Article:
The Trachelospermum jasmenoides is a popular evergreen creeper in Italy. Lots of buildings and arches are covered with it. Fortunately, it does wonderfully well in our plains. The dark green, handsome foliage bursts into star shaped small white, very fragrant, flowers in February- March. Also called the Star Jasmine, it’s a wonderful creeper for arches and pergolas.

The vigorous climber of Vallaris solanacea bears white, circular flowers in profusion from late January to late April. Also known as Bread flower, the fragrance is reminiscent of cooking basmati rice! The flowers attract lots bees, butterflies and other nectar feeders. It is suitable to cover large walls and fences.

No garden can be complete without the untidy, straggling, shrubby climber of the Jasminum grandiflorum. The favourite of the kings, queens and the elite, Chameli, as it is known in Hndutani, has been used to make a strong, oily ittar since centuries in India. The white flowers appear from august to October, covering the dark green foliage.

Along with the chameli, the juhi cannot be far behind. The small, white, sweet smelling flowers start blooming in spring right up to autumn. This is a straggly shrub, and best suited for corners close to a wall.

The vine of the malti or Aganosma heyei blooms with fragrant, white bunches of flowers from mid July to October. A sunny wall is best for this vigorous climber and it will quickly cover it.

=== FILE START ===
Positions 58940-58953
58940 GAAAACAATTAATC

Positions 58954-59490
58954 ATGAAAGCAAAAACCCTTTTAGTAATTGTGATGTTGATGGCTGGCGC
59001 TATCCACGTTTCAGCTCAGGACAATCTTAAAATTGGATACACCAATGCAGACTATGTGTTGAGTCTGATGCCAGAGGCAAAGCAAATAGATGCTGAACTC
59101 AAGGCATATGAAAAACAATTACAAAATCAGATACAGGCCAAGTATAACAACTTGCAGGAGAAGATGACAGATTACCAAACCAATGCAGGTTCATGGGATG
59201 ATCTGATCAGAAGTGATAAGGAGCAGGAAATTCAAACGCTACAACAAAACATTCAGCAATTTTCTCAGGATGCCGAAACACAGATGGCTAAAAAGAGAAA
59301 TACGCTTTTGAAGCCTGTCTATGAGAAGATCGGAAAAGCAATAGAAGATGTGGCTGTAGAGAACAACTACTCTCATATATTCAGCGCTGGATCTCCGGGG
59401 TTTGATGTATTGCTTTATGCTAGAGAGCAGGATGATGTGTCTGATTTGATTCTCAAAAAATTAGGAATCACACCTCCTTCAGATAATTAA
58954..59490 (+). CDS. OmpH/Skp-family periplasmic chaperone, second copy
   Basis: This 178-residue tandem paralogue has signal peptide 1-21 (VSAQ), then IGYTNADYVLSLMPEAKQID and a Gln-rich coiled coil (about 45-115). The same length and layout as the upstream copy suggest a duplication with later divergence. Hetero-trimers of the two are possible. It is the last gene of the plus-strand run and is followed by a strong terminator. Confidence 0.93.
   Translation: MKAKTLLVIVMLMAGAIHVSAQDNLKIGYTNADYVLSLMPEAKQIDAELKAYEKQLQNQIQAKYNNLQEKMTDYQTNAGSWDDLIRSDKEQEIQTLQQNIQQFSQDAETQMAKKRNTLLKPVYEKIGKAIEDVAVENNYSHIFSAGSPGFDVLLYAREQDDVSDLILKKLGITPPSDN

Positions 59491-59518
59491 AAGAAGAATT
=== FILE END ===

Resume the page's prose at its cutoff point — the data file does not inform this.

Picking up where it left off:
A moonlight garden can be planned with the juhi, chameli, malti and raat ki raani, which the Mughals did. Imagine, moonlit nights, sitting in the garden with the heady fragrance wafting through the balmy air! An unforgettable experience it can be.

Small, fragrant, flowers can add to the fragrance experience in a garden of annuals in spring. Many sunny spaces, transform into a riot of colour in the spring of North India. Annuals in a myriad of colours can transform your balconies, patios, terraces or gardens into a riot of colour for two to three months. Why not add fragrance to your space?

The bulbs of Narcissus bloom in December to January with sweet smelling flowers while tuberoses bloom in early summer till late in the year. The spring garden can be planted with fragrant sweet peas, stocks, alyssum, carnations and petunia.

A garden, howsoever big or small, is a joy forever. Along with colour, we should add fragrance to make a garden complete experience.